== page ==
The Diary of a Hounslow Girl, a survey of life as it is for a young Muslim, Shaheeda (Ambreen Razia), in twenty-first century London, is a fascinating insight into a world I admit to knowing little about. I did wonder whether this was going to be something along the lines of a working-class version of “Bridget Jones’ Diary”; thankfully, it is much deeper than that.There is, of course, much discrimination that is still sustained by Muslims in London. This isn’t really the focus of Shaheeda’s story, which looks (as did Bend It Like Beckham when it played in the West End) at the tension between upholding traditionalist family values and living in a progressive, modern capital city.
It’s a very incisive story, and although there are quotes from Shaheeda’s mother spoken in her first language, there are also enough metaphors and similes included in a well-written script to make Shaheeda, her situation, her friends and family, and so on, easily understandable. One relative apparently has as much personality “as Andy Murray”.It is an impressively detailed account – a diary indeed – with even superficial facts, points and figures of speech revealed, all adding credibility to an already realistic tale. Only occasionally does the production drag, and it never feels like it’s getting bogged down in all the details.
It can be bold to the point of bluntness in parts, telling it like it is; but after such a bombastic and almost lightning-paced start, things could only eventually slow down – and if certain shows start slow and build to a frenetic finish, this does the opposite.In hindsight, there is much less that separates growing up in a Muslim home in Hounslow from a secular one in Harrow or Hornchurch than the play suggests.
This ‘diary’ (though in not so many words) has “MUM, IT’S NOT FAIR!” ‘written’ in large block capitals, and I assert that it’s not just female Asian Muslims out there who have, at some point in their childhood, been told they cannot go out tonight but if they insist on going out tonight, which they are, could they please go back upstairs and change into something suitable for a normal person.Perhaps that is precisely the point that Razia is trying to make in this production. Her acting is so riveting that in the moment, I took her character’s side and felt that things really were unjust and unfair; ‘Mum’ even objects to Shaheeda having a Facebook account (in true teenager rebellion style, she retains it anyway and updates it all the more). On the other hand, with the whole story being told purely from Shaheeda’s perspective, I can’t help thinking that the way in which other characters are portrayed may be itself, ahem, unfair. But it’s Shaheeda’s story, and, encumbered by dissenting voices, there’s never any difficulty in following what’s going on.I do wonder whether shows of this nature are, in effect, preaching to the choir and the clergy; how many (reputedly) excessively controlling parents would either allow their offspring to attend a theatre performance like this, or come along themselves? All the more enjoyment for the rest of us, I suppose, in this laugh-out- loud production: a scene at a wedding could have come straight out of something like.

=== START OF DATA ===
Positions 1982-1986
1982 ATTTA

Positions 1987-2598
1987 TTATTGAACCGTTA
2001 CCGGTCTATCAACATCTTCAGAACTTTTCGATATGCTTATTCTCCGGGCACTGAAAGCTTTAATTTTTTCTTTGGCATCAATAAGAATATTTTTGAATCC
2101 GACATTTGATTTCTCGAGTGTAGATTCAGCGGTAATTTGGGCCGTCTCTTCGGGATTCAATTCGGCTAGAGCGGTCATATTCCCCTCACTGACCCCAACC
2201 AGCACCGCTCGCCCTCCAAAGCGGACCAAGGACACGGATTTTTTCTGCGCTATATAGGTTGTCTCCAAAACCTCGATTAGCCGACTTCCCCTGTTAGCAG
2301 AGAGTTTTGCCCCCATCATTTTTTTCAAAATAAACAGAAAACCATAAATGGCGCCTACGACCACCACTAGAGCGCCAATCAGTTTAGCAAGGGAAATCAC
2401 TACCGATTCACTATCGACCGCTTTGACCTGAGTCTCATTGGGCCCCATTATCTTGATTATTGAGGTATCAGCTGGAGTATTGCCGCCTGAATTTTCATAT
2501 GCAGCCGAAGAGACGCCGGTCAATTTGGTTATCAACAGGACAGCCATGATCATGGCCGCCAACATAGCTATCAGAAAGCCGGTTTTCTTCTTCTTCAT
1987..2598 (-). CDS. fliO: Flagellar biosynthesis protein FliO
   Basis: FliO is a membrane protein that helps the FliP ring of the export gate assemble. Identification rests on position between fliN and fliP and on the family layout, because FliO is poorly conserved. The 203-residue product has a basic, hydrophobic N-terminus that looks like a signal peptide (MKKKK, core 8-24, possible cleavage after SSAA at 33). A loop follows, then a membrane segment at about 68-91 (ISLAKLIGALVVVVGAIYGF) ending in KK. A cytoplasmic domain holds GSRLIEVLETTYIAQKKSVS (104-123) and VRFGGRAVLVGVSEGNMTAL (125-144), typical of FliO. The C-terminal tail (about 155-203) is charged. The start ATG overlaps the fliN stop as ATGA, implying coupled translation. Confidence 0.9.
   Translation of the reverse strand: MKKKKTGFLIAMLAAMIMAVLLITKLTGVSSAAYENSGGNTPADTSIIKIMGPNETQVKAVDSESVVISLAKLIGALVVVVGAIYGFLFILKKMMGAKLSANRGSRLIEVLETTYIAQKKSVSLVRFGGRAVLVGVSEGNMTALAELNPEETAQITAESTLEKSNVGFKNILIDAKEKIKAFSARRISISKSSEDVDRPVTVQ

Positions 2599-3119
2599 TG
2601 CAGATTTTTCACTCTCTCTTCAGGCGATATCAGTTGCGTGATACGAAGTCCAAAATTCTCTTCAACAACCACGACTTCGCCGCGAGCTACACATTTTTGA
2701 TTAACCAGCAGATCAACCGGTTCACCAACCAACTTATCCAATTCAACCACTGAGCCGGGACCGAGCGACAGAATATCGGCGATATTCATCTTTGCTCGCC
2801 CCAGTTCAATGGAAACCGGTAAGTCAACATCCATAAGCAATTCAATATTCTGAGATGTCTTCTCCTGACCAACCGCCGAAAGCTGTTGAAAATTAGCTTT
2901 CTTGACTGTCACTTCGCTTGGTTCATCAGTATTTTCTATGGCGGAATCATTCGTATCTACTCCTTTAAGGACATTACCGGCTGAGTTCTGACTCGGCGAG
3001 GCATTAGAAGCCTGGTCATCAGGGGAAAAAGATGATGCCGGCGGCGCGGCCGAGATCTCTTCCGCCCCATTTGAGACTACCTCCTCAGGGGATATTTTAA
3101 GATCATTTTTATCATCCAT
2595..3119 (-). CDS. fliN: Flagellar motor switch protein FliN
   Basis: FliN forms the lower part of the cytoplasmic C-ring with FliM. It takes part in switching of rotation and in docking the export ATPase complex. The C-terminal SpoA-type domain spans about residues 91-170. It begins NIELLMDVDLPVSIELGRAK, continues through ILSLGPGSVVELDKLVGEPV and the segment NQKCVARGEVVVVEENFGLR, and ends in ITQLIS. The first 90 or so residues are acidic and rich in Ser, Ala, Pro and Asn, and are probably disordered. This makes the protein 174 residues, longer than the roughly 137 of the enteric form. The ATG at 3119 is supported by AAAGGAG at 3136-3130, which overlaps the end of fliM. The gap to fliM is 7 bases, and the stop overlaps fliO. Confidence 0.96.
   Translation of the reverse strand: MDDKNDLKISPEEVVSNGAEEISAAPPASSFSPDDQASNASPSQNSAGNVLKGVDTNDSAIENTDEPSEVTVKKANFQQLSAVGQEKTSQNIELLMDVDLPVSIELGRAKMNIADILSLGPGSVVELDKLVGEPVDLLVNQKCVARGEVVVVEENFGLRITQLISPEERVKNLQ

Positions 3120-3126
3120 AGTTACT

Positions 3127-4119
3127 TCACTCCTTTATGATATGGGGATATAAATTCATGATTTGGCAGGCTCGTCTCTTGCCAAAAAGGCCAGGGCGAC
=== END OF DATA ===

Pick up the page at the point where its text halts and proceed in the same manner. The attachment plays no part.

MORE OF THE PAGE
Razia’s performance, flitting between different characters (she even plays Shaheeda’s boyfriend Aaron) is certainly energetic and passionate, and the audience is, for the most part, addressed directly. That’s why it’s so absorbing. This simultaneously amusing and poignant show reminds us that behind every seemingly surly and irascible teenager is a person just as human as we are.
Review by Chris Omaweng
Hounslow Girl is the third production from Black Theatre Live, a pioneering consortium of 8 regional theatres committed to increasing the amount of Black and Ethnic Minority theatre on the touring circuit. It follows Black Theatre Live’s previous success with Macbeth as well as the recent tour of Pitch Lake Productions’ She Called Me Mother, starring Bafta award nominated actress Cathy Tyson.
Through a 3-year programme, Black Theatre Live will bring high quality performances from culturally diverse perspectives to venues across the country. The initiative is a partnership of Tara Arts (London), Derby Theatre, Queen’s Hall Arts (Hexham), the Lighthouse (Poole), Theatre Royal Bury St. Edmunds, Theatre Royal Margate, Stratford Circus Arts Centre (London) & Key Theatre (Peterborough).